While reading a friend's copy of Blycroft's latest Africa & Middle East Telecom Week (subscription) I couldn't help noticing substantial growth (25%-26% in 4Q06) in mobile subscribers in two small West African nations, the Republic of Guinea and Sierra Leone. I've never been to either country. Before this, I'd only heard of Guinea as one of the most corrupt nations on earth and I knew of Sierra Leone only because of their extended civil war. Indeed, Transparency International ranks Guinea among the most corrupt countries. And, while the civil war has ended, Sierra Leone remains one of the poorer countries, even in Africa, with a purchase price adjusted (PPP) per capita GDP of $900 per year. But each has seen substantial mobile phone adoption in 2006 and each has increasing mobile competition and thus the prospect of even more adoption in 2007 & beyond. Here's the data from Blycroft.
|Republic of Guinea|
|Celtel Sierra Leone||190,000||195,000||202,000||243,000||20.3%|
|Millicom Sierra Leone||27,651||28,771||28,961||42,055||45.2%|
Mobile adoption in Guinea in 2006 was entirely driven by the introduction of one new competitor, Areeba, owned by Lebanese Investcom which in turn has been acquired by MTN. Teledensity reached 7.3 (per 100 population) at the end of 2006. The good news for 2007 and beyond is that Sonatel (42% owned by France Telecom, i.e. Orange) has acquired the mobile license of Spacetel and plans to have a network operational before the end of 2007. Even if Guinea remains corrupt, an increase in the number of viable competitors is fairly certain to lead to increased mobile phone adoption.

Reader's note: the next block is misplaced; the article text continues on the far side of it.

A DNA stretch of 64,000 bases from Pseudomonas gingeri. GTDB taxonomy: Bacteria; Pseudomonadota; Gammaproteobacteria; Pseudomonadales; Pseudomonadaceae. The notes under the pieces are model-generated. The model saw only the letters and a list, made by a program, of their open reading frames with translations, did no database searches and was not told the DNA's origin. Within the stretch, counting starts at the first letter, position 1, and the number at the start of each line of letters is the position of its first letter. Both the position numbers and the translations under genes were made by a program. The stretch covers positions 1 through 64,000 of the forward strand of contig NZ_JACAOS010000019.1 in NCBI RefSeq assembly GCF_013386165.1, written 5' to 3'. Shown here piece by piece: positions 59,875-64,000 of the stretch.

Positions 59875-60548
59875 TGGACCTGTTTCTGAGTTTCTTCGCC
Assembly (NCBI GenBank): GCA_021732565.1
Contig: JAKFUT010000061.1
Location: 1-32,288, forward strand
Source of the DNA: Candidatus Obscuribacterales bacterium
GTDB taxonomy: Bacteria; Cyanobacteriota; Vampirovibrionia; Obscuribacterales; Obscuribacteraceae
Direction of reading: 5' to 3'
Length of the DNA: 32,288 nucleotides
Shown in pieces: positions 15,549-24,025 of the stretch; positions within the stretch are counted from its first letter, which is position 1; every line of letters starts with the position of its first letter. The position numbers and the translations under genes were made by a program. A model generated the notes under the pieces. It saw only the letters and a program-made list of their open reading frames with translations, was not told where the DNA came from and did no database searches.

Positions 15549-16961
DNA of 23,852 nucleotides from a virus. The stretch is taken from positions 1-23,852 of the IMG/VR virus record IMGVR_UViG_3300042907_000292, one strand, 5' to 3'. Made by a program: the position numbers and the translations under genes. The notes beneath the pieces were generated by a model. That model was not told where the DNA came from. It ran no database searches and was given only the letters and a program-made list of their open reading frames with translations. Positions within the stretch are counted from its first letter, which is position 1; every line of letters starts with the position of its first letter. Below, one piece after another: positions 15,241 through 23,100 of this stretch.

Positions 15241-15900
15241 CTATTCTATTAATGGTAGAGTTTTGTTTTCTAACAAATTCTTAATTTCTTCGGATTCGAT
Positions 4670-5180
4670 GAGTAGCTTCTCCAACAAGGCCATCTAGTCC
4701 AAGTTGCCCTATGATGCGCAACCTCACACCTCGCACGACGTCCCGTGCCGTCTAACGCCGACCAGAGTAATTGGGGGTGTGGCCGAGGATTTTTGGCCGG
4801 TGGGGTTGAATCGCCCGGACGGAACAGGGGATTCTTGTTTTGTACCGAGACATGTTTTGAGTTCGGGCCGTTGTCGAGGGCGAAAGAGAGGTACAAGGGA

While quite poor and still recovering from decades of civil war, Sierra Leone has had mobile phone competition since 2004 and is now up to five competitors and a teledensity of 8.7.
Both countries have problems but these increasingly competitive mobile markets bode well for the spread of mobile phones and, as I've commented before, mobile phones lead to direct economic benefits for individuals.